Day 11: Vik to Birkikinn on the Golden Circle (Pt. 10 to 11, 89 miles/143 km) with stops at Skogafoss, Seljalandsfoss, Hellisheidi power plant, Geysir and Gullfoss.  Our original itinerary included the Westman islands, but due to gale force winds we were forced to skip that.

Day 12: Birkikinn to Reykjavik (Pt. 11 to 12, 74 miles/118 km) with stop at Thingvellir National Park.


Day 13 and 14: Reykjavik and surrounding.

15 Tips for a Morocco Road trip

My musings are based on the route below.  I can offer little advice for driving in the cities, as we avoided Casablanca and Rabat on this trip.  For more information about our itinerary, check out the other Morocco blogs (Coming soon).

Morocco road trip with cities.JPG

  1. Road conditions are good.  Our economy sized Fiat Punto had no problems in the mountains or desert, though we did not go off-piste at all.  The worst road we encountered was between Fes and Volubilis, where the edges were bumpy.
    Road between Fes and Volubilis

    In the desert, the roads were generally smooth except where water occasionally passes over them.  These are marked with this amusing cat-like sign.

    Thought this was a funny looking cat the first time we sped by
  2. Speed limits are well marked and range from 40/60 (in towns) to 120 (toll roads) km per hour.  Police radar traps are frequent as are checkpoints.  We met a couple whose fine for 68 in a 60 zone was about $20.  Drivers will often flash at you to warn about upcoming radar traps.  We were waved through all 20 checkpoints we went past, most of which were south of the Atlas mountains.
  3. Gas prices are lower than in Europe. Diesel (Gasoil) was around 9.50 Dh/liter (March 2017) and Unleaded (Sans Plomb) was around 10.50 Dh/liter.  There are plenty of gas stations along the main roads.
  4. Moroccan drivers are not all crazy or bad drivers.  We found driving in Marrakech and Fes to be hectic, but only a bit crazier than what we’ve encountered in Europe.
  5. Passing and honking are frequent occurrences.  Use your blinker when passing and honk to let the other driver know you are coming.  Most of the honking we encountered was just friendly beeps alerting us to their passing.
  6. Be alert at traffic lights.  If you are too slow to get moving, you will get honked at.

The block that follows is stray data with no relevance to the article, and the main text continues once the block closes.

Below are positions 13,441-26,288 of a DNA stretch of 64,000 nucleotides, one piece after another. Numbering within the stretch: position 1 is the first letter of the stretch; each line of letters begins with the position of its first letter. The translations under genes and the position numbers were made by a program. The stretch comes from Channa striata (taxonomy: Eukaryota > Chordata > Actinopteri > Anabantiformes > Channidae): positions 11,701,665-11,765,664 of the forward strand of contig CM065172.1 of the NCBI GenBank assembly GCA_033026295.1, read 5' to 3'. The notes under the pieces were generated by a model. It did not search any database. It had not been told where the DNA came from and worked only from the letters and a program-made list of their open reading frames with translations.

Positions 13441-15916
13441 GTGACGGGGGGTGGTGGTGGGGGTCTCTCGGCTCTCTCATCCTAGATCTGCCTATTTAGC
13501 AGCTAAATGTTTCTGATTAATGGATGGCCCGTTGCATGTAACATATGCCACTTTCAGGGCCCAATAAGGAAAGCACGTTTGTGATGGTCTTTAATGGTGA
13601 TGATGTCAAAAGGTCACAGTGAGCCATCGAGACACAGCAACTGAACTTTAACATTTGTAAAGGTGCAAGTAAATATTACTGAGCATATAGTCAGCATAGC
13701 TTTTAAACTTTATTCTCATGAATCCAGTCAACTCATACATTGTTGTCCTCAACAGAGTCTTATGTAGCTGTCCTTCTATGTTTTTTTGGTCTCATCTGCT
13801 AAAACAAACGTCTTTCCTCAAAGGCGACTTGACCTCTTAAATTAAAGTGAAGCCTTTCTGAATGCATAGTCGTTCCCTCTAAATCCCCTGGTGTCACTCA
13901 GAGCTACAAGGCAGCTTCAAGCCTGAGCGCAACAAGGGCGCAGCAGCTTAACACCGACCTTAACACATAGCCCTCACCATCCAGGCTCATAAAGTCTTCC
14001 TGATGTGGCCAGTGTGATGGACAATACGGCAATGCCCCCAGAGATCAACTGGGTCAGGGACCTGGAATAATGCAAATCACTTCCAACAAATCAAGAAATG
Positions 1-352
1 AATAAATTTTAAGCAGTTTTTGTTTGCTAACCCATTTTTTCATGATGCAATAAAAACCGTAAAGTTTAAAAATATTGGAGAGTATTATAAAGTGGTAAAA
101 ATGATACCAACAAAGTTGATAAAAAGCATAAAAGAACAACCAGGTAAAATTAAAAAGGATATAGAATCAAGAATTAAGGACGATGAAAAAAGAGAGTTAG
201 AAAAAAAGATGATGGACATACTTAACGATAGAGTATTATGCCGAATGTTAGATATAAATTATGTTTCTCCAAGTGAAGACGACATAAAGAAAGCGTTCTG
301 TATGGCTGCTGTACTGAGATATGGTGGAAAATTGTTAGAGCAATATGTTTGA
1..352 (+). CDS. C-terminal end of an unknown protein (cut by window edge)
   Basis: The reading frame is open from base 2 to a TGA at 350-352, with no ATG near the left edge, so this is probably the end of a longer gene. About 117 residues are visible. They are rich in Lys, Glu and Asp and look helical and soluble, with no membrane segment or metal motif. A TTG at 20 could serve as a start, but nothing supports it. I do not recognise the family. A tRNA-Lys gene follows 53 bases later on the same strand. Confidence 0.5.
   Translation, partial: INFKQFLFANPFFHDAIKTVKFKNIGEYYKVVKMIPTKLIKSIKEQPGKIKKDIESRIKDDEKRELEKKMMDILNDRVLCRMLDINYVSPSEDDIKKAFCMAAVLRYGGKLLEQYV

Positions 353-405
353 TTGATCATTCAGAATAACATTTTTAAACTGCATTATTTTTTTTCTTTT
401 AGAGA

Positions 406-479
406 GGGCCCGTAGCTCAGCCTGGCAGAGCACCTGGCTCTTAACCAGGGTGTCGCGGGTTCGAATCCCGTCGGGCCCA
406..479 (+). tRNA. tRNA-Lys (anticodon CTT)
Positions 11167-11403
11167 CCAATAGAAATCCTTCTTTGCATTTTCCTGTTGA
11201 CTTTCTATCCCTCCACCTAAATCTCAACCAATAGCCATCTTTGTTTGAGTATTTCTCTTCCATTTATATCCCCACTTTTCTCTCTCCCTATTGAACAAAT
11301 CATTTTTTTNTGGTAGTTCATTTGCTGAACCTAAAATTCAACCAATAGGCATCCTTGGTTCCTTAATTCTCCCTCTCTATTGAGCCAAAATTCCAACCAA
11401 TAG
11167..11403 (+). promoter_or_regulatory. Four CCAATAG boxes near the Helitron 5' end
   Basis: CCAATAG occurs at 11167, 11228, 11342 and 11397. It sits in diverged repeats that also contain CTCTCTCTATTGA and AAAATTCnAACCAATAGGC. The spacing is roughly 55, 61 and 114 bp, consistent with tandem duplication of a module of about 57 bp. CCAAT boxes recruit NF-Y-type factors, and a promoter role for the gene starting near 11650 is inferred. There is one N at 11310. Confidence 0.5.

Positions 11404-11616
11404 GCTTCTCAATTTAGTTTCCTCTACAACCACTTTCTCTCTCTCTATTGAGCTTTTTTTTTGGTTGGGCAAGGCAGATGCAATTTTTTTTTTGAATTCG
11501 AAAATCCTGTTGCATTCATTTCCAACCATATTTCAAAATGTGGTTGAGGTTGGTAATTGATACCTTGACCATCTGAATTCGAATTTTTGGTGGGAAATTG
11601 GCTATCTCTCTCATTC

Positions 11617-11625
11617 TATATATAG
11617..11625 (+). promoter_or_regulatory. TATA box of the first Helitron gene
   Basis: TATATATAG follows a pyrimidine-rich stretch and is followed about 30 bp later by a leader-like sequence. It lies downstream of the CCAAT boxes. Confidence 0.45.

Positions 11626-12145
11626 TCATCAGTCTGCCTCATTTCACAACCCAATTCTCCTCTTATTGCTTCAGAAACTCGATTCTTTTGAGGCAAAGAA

7. Roundabouts or circles can be confusing.  For the majority, you should yield to traffic in the circle and this will be evident by a normal red triangle yield sign.  When there is a traffic light to enter the circle, you may be required to stop in the circle and wait for incoming traffic.  If there is neither a yield sign or a traffic light, yielding is the best bet.
  8. Watch out for animals and people in the road.  Many of the rural roads are used by pedestrians as well as herds of sheep and goats.

    Watch out for monkeys near Azrou
  9. Signs are in Arabic and French.  Most roads signs are similar to those in Europe.
  10. Avoid scams.  We were the unfortunate victim of a gas scam at the Afriquia nearest to the Marrakech airport. Make sure the attendant resets the pump from the previous customer to avoid paying extra. We also read about scams involving people pretending to need assistance, only to take you to their friend’s shop.
  11. Use an app such as maps.me for offline driving directions.  We found this app to be generally accurate even though roads were rarely marked.
  12. Rental agencies are required to provide 3rd party liability coverage.  Consider booking your car with a credit card that offers additional insurance coverage for car rentals, so you don’t have to use the additional insurance offered.
  13. For entertainment during those long hours, we found the Moroccan FM radio to be decent with a mix of English and Arabic songs.  Bring a USB car charger to play your own music and to charge your phone.
  14. Check the spare tire has air and there is a working jack before leaving the rental agency office.
  15. Relax and don’t forget to pull over to enjoy the view (and if you’re Riki, take a few thousand pictures).


In the Atlas Mountains between Marrakech and Ait Ben Haddou
In the Atlas Mountains between Marrakech and Ait Ben Haddou


Our little Fiat Punto
Driving in the desert
Pit Stop
Road in Hassilabied, near Merzouga.  Fortunately, we only drove on this for a few blocks.
Smooth roads except for some places where the shoulders are rough.
Smooth and flat


Distance markers for major towns are frequent.


Motorbikes can also make this journey
Watch out for these guys in the Medinas – real troublemakers.
Meknes traffic
Meknes Gate

Thanks for reading, and check out the other blogs on Morocco for more information.